Banking, shopping, doing your taxes, sharing and storing photos and more - as smartphone capabilities grow so too do the opportunities for hackers to get their hands on your private info. So how do you go make sure that your smartphone and the information it contains remains safe? Here are five straightforward tips to put to use this year:
Auto lock it
Your first line of defense when protecting your mobile is to set it to lock automatically. Set up a password that’s convenient to type and easy to remember. Chief technology officer for Perimeter E-Security, Andrew Jaquith, advises you stick to a password that’s long enough to "pair it with an auto-destruct policy - fail eight times to enter the right password and it deletes the data on the phone - to be sure your data will be safe."
To create a tough password that’s not easy for an opportunist or hacker to break, those in the know advocate the use of 15 characters. They’re 90 times more difficult to decipher than 14-character passwords. And you should always use a mix of letters and numbers to make your password a strong one.
Patches are your friend
Mobiles, like PCS, need regular patching to get rid of any weaknesses that might have popped up after the release of the device. Chief Technology Officer for security firm Lookout, Kevin Mahaffey, advises that users always accept updates.
"When you are prompted on Android, update," he says. These updates are there to keep you and your data safe. "For iPhone users, it's a bit more complex. You need to plug in and update your apps," he added.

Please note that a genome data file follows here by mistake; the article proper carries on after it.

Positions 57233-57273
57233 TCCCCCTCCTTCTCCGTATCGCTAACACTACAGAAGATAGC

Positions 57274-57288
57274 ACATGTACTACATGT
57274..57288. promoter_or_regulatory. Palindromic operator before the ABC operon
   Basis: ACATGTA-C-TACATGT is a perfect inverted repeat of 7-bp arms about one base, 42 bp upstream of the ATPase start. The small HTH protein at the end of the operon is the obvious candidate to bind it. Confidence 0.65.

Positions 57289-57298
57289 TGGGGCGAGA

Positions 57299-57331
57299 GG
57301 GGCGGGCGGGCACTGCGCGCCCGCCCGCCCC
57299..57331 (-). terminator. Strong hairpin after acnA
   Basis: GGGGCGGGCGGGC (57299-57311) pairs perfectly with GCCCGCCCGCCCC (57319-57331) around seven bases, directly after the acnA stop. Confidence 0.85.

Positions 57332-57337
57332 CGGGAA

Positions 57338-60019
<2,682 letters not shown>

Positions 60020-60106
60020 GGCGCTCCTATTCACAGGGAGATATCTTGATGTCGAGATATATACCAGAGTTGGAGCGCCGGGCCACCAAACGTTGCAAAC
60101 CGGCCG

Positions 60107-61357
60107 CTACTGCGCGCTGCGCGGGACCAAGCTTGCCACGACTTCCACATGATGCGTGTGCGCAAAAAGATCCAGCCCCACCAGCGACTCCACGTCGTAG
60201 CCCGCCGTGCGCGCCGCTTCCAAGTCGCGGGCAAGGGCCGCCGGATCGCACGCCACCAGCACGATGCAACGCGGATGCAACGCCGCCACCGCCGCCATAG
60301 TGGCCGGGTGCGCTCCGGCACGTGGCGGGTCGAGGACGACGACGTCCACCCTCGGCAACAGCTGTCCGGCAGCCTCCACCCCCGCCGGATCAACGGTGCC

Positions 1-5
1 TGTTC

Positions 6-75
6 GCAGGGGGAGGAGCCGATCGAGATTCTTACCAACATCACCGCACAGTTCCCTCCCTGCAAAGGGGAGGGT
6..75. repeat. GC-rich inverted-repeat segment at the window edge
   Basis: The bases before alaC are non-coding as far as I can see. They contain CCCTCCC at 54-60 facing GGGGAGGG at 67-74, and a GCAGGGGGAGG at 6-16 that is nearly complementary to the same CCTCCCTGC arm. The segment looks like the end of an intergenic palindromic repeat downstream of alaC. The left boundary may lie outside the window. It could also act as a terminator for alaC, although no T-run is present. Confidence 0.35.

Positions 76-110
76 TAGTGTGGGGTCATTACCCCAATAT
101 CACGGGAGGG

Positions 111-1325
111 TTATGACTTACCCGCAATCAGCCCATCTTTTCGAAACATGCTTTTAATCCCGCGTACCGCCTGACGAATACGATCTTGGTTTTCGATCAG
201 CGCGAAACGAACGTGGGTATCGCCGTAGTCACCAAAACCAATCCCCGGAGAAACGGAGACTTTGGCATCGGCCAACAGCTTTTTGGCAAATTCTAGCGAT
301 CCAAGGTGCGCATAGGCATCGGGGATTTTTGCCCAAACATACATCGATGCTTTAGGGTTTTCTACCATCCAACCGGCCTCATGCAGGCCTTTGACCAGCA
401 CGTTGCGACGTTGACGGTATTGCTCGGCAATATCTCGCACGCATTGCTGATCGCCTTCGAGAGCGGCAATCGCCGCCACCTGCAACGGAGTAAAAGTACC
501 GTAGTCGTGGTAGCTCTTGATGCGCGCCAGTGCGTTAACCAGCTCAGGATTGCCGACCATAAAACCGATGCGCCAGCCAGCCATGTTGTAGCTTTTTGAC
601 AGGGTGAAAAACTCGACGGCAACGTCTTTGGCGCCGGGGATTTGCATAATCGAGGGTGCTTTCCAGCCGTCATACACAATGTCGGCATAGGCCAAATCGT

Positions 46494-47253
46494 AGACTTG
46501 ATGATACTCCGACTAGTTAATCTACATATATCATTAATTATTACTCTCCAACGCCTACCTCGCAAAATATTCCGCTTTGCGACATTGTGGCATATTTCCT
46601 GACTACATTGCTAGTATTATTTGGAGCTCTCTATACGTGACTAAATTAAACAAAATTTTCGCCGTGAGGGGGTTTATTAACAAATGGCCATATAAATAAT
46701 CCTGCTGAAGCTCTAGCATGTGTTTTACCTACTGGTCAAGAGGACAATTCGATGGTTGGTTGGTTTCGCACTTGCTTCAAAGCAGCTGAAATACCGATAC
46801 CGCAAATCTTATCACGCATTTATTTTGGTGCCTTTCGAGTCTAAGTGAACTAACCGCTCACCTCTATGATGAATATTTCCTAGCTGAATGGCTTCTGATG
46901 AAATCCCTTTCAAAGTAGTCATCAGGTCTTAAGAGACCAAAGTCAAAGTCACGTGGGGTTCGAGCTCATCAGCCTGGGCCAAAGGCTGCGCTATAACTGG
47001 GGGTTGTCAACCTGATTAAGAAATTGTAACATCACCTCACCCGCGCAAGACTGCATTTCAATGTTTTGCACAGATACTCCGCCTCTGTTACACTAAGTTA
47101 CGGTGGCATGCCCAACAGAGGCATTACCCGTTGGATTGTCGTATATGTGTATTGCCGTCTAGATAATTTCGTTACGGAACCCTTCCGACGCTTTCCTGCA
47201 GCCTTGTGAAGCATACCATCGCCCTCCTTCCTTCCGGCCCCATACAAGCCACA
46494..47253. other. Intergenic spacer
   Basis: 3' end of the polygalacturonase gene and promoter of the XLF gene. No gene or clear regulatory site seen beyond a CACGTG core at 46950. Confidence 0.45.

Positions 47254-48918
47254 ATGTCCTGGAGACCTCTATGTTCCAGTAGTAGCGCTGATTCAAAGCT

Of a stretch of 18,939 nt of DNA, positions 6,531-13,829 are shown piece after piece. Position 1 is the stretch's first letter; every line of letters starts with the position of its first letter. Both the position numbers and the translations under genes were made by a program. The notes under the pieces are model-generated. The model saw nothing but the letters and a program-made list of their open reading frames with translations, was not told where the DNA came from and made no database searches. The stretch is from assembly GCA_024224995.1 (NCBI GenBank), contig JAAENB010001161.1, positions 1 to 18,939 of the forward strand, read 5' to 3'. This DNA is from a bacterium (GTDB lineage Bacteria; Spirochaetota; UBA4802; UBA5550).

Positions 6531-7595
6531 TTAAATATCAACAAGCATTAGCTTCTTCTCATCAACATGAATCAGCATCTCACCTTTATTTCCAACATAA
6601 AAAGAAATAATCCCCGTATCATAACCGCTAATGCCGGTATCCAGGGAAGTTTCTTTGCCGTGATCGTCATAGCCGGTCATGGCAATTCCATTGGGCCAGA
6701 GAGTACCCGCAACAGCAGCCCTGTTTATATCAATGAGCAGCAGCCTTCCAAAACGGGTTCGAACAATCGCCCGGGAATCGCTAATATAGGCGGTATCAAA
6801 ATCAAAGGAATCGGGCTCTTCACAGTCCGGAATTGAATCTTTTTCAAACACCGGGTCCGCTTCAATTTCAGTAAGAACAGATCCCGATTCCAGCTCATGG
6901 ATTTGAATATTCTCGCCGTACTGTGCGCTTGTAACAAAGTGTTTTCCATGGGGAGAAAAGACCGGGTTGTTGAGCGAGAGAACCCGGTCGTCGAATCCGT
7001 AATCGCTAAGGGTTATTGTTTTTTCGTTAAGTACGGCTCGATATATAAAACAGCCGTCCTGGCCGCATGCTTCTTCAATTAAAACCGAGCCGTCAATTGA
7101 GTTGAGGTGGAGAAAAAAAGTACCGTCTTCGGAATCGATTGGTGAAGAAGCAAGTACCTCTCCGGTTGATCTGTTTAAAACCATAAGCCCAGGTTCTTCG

Say no to shady apps
Steer clear of malicious apps, like the DroidDream app that attacked a quarter million Android devices inside a month, by only downloading from trusted app stores. Stick to popular apps to stay safe, and check out those app reviews - those with a large number of comments and reviews are likely to be safer too.
Forget about jailbreaking
It can be convenient for sure, but there’s a reason mobile security experts warn against ‘jailbreaking’ your phone. Jailbreaking removes the digital-rights management that locks your phone to a certain carrier. The problem with doing that is the bulk of your phone’s security is directly linked to code signing and software sandboxing, and your device’s security can be instantly compromised when you mess with that.
Remember to back-up
Just like we’re always lectured to remember to back up our hard drives, the same is true for you mobile data. Thankfully, today’s smartphones make that easy. Getting into the data back-up habit means you’re far less likely to lose any important data, even in the event of a hack.
"Now that there is over-the-air syncing and updates, it's really easy to restore your phone," cloud security firm Zscaler’s Michael Sutton explains. "If your phone gets taken or the data deleted, it takes 30 minutes and your phone is back to normal."